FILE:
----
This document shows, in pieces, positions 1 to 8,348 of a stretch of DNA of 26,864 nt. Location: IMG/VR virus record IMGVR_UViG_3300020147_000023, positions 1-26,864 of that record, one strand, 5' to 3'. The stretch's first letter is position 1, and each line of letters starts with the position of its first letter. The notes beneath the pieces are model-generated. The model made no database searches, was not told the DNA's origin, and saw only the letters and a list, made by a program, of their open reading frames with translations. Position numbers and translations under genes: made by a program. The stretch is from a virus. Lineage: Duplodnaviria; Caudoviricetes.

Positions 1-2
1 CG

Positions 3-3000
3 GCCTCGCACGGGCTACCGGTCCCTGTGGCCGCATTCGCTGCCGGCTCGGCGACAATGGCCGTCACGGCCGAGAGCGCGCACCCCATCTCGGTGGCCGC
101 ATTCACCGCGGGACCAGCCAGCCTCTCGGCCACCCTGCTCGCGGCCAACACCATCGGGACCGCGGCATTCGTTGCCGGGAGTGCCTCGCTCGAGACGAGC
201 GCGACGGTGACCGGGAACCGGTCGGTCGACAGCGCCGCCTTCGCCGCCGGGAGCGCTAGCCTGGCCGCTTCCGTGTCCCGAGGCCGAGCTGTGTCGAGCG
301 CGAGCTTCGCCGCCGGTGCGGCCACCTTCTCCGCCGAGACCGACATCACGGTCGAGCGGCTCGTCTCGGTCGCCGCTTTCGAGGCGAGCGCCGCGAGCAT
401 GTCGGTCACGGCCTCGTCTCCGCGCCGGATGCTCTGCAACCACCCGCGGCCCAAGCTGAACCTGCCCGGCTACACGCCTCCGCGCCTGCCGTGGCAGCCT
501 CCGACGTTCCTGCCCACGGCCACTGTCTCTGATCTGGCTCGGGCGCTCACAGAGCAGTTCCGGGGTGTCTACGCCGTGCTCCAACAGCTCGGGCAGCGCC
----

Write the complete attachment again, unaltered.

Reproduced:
This document shows, in pieces, positions 1 to 8,348 of a stretch of DNA of 26,864 nt. Location: IMG/VR virus record IMGVR_UViG_3300020147_000023, positions 1-26,864 of that record, one strand, 5' to 3'. The stretch's first letter is position 1, and each line of letters starts with the position of its first letter. The notes beneath the pieces are model-generated. The model made no database searches, was not told the DNA's origin, and saw only the letters and a list, made by a program, of their open reading frames with translations. Position numbers and translations under genes: made by a program. The stretch is from a virus. Lineage: Duplodnaviria; Caudoviricetes.

Positions 1-2
1 CG

Positions 3-3000
3 GCCTCGCACGGGCTACCGGTCCCTGTGGCCGCATTCGCTGCCGGCTCGGCGACAATGGCCGTCACGGCCGAGAGCGCGCACCCCATCTCGGTGGCCGC
101 ATTCACCGCGGGACCAGCCAGCCTCTCGGCCACCCTGCTCGCGGCCAACACCATCGGGACCGCGGCATTCGTTGCCGGGAGTGCCTCGCTCGAGACGAGC
201 GCGACGGTGACCGGGAACCGGTCGGTCGACAGCGCCGCCTTCGCCGCCGGGAGCGCTAGCCTGGCCGCTTCCGTGTCCCGAGGCCGAGCTGTGTCGAGCG
301 CGAGCTTCGCCGCCGGTGCGGCCACCTTCTCCGCCGAGACCGACATCACGGTCGAGCGGCTCGTCTCGGTCGCCGCTTTCGAGGCGAGCGCCGCGAGCAT
401 GTCGGTCACGGCCTCGTCTCCGCGCCGGATGCTCTGCAACCACCCGCGGCCCAAGCTGAACCTGCCCGGCTACACGCCTCCGCGCCTGCCGTGGCAGCCT
501 CCGACGTTCCTGCCCACGGCCACTGTCTCTGATCTGGCTCGGGCGCTCACAGAGCAGTTCCGGGGTGTCTACGCCGTGCTCCAACAGCTCGGGCAGCGCC